As he tells it, there’s a bit of serendipity behind Chris Houghton’s current research on the benthic macroinvertebrate community of lower Green Bay.
While the University of Wisconsin-Green Bay (UW-Green Bay) scientist was doing a literature search related to benthic invertebrates, he found a treasure trove of old records. “I came across a bunch of documents from a former professor’s (Hallett J. “Bud” Harris, who assembled the Harris/Reed collection of documents) library, which are now stored at the UWGB library. These were historical documents from paper companies and other reports that began around 1938, showing a really nice time series of sampling from the same locations.”
The hitch? That historical series, spanning six different time periods, ended in the mid-1990s. “This work hadn’t been done for at least 20 years,” said Houghton.
Now, Houghton and his fellow investigators, with the aid of Wisconsin Sea Grant funding, will be able to redo that survey work and see what has changed. Their results will shed valuable light on the food web in lower Green Bay and carry implications for Area of Concern (AOC) listing in the area. (As noted on the Environmental Protection Agency website, lower Green Bay and the Fox River were designated an Area of Concern in 1987 under the Great Lakes Water Quality Agreement, in part due to degradation of the benthos.)
The data-collection phase of this research is now underway. When the project is farther along, said Houghton, he will share findings with the public through an online StoryMap, as well as through the normal scientific channels.
Houghton’s co-investigators are Patrick Forsythe, also of UW-Green Bay; Christopher Patrick, Texas A&M University; and Val Klump of UW-Milwaukee. Graduate and undergraduate students at UW-Green Bay are helping with data collection and other tasks.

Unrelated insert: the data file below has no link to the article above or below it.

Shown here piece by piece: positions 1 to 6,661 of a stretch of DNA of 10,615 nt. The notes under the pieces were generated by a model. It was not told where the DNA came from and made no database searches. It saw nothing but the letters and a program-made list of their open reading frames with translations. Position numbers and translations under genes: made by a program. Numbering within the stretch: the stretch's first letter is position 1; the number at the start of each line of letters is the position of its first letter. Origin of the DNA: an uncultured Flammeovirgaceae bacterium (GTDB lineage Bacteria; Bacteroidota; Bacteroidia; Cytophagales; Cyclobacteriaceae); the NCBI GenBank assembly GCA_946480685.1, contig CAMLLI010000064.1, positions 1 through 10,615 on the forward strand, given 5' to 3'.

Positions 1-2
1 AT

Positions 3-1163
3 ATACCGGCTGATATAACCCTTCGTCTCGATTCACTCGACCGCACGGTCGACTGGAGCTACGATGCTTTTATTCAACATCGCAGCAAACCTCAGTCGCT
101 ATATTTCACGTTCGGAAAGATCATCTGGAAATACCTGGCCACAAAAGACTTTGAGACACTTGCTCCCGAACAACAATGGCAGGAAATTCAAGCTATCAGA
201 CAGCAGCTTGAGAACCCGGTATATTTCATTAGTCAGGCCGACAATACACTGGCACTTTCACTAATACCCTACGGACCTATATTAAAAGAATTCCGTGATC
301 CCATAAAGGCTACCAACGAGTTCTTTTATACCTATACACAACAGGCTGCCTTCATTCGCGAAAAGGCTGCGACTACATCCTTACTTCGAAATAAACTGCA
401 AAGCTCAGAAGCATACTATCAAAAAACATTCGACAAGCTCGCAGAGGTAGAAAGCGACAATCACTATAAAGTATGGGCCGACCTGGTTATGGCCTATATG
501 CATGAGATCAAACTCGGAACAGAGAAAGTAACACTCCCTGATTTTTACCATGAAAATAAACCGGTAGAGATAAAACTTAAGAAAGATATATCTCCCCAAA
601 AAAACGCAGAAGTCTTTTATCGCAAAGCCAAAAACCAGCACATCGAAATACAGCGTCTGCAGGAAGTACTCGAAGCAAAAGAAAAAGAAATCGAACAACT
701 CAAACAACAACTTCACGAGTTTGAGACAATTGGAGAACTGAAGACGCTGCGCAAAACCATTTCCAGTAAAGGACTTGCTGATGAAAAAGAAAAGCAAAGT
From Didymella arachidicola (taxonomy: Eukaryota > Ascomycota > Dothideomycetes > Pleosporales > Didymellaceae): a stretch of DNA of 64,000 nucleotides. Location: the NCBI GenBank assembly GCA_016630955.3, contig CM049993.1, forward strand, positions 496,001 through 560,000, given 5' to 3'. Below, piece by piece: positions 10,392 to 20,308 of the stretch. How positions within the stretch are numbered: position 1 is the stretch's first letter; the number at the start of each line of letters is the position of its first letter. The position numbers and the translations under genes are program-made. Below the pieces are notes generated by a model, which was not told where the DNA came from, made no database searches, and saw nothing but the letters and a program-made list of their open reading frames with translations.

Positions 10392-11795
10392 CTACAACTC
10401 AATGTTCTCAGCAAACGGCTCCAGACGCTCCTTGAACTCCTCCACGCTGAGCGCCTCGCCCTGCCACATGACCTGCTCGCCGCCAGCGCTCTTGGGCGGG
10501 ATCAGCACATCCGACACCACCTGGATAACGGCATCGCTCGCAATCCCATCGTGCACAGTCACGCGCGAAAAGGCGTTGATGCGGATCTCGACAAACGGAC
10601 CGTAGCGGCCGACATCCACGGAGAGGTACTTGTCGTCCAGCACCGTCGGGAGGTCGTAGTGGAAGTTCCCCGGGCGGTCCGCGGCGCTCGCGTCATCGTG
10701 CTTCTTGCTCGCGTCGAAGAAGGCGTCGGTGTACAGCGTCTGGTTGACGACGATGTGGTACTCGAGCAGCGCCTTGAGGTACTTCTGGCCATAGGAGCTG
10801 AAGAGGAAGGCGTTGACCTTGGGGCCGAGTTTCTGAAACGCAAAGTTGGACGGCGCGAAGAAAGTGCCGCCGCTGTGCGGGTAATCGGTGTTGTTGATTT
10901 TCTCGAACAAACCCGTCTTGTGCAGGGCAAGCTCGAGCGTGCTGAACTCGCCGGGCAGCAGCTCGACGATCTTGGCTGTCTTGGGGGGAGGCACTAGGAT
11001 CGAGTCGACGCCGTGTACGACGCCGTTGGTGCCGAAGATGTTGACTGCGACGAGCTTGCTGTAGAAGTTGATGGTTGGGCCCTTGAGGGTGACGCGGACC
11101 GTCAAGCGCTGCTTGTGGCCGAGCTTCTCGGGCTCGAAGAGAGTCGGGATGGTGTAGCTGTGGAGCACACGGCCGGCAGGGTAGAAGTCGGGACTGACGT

Explained Houghton, “Our aim is to go out, redo this [historical] survey and see what’s changed. Obviously, there’s been a lot of change in the rest of Lake Michigan, both with the invertebrate community, the fish community and everything else, such as the dreissenids and other invasive species.”
It’s important to know what the biomass of available prey is for other trophic levels in the bay, noted Houghton. “It can have an important effect on the number of walleye, yellow perch or whitefish in Green Bay.”
Half of the sample sites studied by the research team are within the Area of Concern, and two of the beneficial use impairments that are part of the AOC relate directly to benthic invertebrates, he said.
“Our sampling will directly inform whether or not these beneficial use impairments can be delisted,” he said.
Houghton and his colleagues have been able to leverage Sea Grant funding to attract additional support to broaden the scope of their work. This additional funding comes from the Environmental Protection Agency through the Wisconsin Department of Natural Resources’ AOC program. Now, they’ll also be able to sample within the Fox River to address questions from AOC managers.
The team is also mapping the benthic substrate composition and hypoxia in the region, which impacts both benthic invertebrates and the fish community at large.
When completed, the StoryMap promises to be a rich, visual resource for exploring this data. Houghton has already mapped the historical data. Viewers will be able to explore information over time and by location, up to the present day.
Concluded Houghton, “It’s great to work with a really nice historical dataset and bring it into the present. I’m so appreciative of the people who came before us, did a lot of this work, and made it available for us to work off of.”
For more information, contact Houghton at email@example.com or (920) 465-2922.